What happens if the US and China tighten credit simultaneously?

The US and Chinese central banks have reasons for starting to reduce the credit they're pushing into the economy. The risk is that this double-whammy of tightening will be greater than the sum of its parts, weighing on economic growth worldwide.  

A stock investor reacts near a board displaying stock prices at a brokerage house in Huaibei in central China's Anhui province Monday June 24, 2013. Global stock markets reeled Monday, with Shanghai's index enduring its biggest loss in four years, after China allowed commercial lending rates to soar in a move analysts said was aimed at curbing a booming underground lending industry.

Confidence in global economic recovery is wavering after a jolting one-two punch that has driven markets down around the world.

Stock prices fell and bond rates rose late last week after comments from Fed Chairman Ben Bernanke sparked concern that the US central bank would scale back its stimulus plans. On Monday, stock markets around the world moved down again sharply as reports circulated that the Chinese government may have decided to either allow or actually encourage a liquidity squeeze, which threatens to curb economic growth in China and throughout Asia.

One highly visible sign of the changing times came Monday when Chinese stock prices suffered their largest declines since August 2009. China’s CSI 300 Index, made up of the 300 biggest companies in the Shanghai and Shenzhen stock exchanges, lost 6.3 percent. This latest drop puts the index 22 percent below this year’s high and firmly in bear market territory.

Behind the Chinese market plunge is mounting fear that China’s central bank will respond not by easing credit but instead by extending new tighter credit standards. The result could be a worsening liquidity crunch that could affect markets and economies worldwide. According to analysts at Moody's Investors Service, the Chinese central bank may have made “a conscious decision” to curb credit growth in China by deliberately reining in the country’s shadow banking system.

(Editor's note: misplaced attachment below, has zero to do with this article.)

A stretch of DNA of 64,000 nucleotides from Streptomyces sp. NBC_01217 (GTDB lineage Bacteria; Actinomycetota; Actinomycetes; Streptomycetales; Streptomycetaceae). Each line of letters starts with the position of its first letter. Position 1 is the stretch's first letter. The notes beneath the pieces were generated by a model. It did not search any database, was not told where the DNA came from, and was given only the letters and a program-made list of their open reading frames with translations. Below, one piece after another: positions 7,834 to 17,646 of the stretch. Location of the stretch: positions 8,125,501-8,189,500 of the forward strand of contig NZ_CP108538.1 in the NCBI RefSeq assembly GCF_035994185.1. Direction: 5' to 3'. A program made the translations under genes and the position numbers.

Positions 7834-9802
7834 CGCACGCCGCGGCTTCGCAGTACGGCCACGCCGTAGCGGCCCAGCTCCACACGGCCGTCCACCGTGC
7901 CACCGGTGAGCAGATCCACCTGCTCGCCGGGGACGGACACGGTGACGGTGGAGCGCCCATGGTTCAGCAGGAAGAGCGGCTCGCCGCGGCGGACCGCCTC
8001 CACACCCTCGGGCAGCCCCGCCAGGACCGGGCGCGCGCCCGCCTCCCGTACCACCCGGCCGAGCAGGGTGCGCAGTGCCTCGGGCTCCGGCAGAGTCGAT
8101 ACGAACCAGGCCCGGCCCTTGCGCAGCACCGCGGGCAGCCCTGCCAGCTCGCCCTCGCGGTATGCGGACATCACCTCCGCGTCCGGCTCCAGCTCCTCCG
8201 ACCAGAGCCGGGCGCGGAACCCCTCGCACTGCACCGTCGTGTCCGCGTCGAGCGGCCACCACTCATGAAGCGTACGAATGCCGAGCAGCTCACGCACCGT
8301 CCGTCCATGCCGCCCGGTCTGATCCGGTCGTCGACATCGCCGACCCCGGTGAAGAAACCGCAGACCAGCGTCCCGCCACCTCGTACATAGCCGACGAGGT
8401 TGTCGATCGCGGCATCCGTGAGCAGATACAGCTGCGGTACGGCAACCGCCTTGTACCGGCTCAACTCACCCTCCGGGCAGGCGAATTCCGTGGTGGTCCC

Another sign of trouble on the Chinese horizon came Sunday when Goldman Sachs reduced its forecast for growth in China. Its report forecast that China’s gross domestic product (GDP) would rise 7.4 percent this year, down from its earlier forecast of 7.8 percent. The report forecast 7.7 percent GDP growth for 2014, down from 8.4 percent. In the report, economist Li Cui warned that “The recent tightening of the interbank market has sent a strong policy signal that the strong credit growth earlier in the year will likely not continue.”

The Goldman Sachs downgrade follows similar recent reports from HSBC, Morgan Stanley, and UBS. Earlier this month, Goldman Sachs China strategist Jiming Ha reported that “China has basically said goodbye to 8.0 percent GDP growth in spirit, if not in statistics, and will have to embrace slower growth, with the average annual growth rate in the next seven years to 2020 perhaps falling to the vicinity of 6.0 percent.”

The next round of reports to watch for will focus on calculating the extent to which tightening credit in China and trimming back the Fed’s $85-billion-per-month stimulus program at the same time will sink prospects for healthy growth in the world economy. The concern is that the combination of the tightening actions in the world’s two largest economies will have a sum that is greater than its parts.

But calculating the potential impact is complicated by the fact that the calculations will be highly speculative since no combination of this magnitude has taken place in the past.

Trouble lies ahead, Vasu Menon, head of content and research at OCBC Bank Ltd. in Singapore, told Bloomberg TV. “Volatility is going to be the order of the week for the markets. China has had a credit binge for way too long. The government is trying to rebalance the economy, trying to downsize the shadow banking system. All that means credit is going to remain fairly tight.”

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